Use limit properties to determine the limits of functions
Use algebraic manipulations to determine the limits of functions
I can evaluate a limit using factoring techniques and locating “holes” in a graph.
I can evaluate a limit using trig identities.
I can evaluate a limit by rewriting a complex function as a combination of simpler functions.
Quick Lesson Plan
In this lesson, students explore various strategies for evaluating limits. Connecting domain restrictions with function behavior is one of the primary goals in this activity. Students will review the usefulness of factoring expressions to find limits as well as use basic trigonometric identities to rewrite limit expressions into a more usable form. Multiplying by a conjugate and examining tabular data on their calculator are also explored. Throughout the lesson, we emphasize that students know why and when a certain approach works best, and not just follow a rote procedure.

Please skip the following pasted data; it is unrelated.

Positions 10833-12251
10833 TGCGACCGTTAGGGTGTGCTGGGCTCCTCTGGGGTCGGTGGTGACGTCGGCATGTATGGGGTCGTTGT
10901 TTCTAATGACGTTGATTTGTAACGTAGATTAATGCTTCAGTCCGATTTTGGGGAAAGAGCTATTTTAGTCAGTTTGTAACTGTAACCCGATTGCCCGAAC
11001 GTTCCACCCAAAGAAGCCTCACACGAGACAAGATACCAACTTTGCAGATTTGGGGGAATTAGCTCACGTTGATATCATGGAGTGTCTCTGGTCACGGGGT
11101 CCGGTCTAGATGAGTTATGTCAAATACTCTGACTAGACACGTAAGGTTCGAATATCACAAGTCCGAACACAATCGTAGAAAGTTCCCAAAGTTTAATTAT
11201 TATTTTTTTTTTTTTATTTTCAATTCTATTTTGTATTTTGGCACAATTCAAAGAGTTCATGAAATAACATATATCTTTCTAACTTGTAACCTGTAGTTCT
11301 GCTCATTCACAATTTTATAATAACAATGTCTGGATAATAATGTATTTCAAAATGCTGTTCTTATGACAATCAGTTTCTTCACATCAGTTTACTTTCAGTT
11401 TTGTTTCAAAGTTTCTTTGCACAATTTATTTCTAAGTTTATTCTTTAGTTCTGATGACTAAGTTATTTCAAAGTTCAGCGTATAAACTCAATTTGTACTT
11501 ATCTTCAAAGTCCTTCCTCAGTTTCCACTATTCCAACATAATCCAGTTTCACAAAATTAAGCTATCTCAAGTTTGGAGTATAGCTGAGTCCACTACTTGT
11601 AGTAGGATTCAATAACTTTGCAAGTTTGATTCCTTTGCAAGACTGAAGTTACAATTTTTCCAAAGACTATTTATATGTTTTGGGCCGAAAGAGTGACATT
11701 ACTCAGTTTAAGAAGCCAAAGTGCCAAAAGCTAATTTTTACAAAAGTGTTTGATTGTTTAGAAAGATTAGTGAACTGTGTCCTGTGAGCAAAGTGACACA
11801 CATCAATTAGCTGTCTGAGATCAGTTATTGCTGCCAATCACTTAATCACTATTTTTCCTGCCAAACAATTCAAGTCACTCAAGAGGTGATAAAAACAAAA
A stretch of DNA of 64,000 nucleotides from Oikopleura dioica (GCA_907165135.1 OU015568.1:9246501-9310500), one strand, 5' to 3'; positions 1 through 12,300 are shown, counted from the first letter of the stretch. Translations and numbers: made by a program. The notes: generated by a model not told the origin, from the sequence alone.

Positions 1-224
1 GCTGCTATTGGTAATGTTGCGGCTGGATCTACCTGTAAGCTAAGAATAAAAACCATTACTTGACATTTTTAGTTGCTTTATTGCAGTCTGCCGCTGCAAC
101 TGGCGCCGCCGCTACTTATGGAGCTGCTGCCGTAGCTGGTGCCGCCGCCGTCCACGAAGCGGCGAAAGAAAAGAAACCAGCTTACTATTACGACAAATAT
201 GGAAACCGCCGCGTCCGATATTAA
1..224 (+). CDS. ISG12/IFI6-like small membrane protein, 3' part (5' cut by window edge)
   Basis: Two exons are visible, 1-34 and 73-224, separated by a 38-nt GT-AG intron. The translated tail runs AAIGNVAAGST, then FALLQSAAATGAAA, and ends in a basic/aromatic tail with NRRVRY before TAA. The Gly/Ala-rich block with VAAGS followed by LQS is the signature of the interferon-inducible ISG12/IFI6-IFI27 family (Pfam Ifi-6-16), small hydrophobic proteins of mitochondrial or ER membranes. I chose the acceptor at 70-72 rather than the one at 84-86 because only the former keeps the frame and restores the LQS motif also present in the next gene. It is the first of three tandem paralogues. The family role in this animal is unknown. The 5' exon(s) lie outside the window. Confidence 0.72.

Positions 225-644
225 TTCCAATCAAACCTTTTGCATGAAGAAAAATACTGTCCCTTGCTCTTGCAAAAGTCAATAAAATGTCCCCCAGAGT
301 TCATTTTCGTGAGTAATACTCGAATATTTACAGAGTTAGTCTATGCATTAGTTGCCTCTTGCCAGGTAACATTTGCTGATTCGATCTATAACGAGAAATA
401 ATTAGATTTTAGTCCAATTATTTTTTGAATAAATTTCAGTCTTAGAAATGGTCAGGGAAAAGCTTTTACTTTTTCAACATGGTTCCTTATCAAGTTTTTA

These lessons present a great opportunity to review many of the algebraic operations students studied in previous mathematics classes. And since there can never be too much review of trigonometry, students will need to produce (or at least repeat) the ratios for the six basic trig functions. The properties used for final evaluation of a limit are intuitive for most students; it is the algebra required to implement the properties that consumes most of student time and effort.
When common factors appear in the numerator and denominator of a fraction, we say “one out” to indicate that the terms simplify (cancel) to 1. When opposite terms are added, we say “zero out” to indicate the terms simplify (cancel) to zero. Saying “cancel” is ambiguous and doesn’t require students to understand why terms disappear from an expression!
Limit evaluation questions can appear on the multiple choice section of the AP Exam so efficient selection of the correct solving technique (see Topic 1.7) and then following through with correct algebra will save precious time.
Domain restrictions for piecewise functions can be challenging: emphasize that a specific x-value may belong to the domain of only one of the definitions. Because we are still early in our conversations about limits, some students may still believe that a function undefined at x = c cannot have a limit as x approaches c.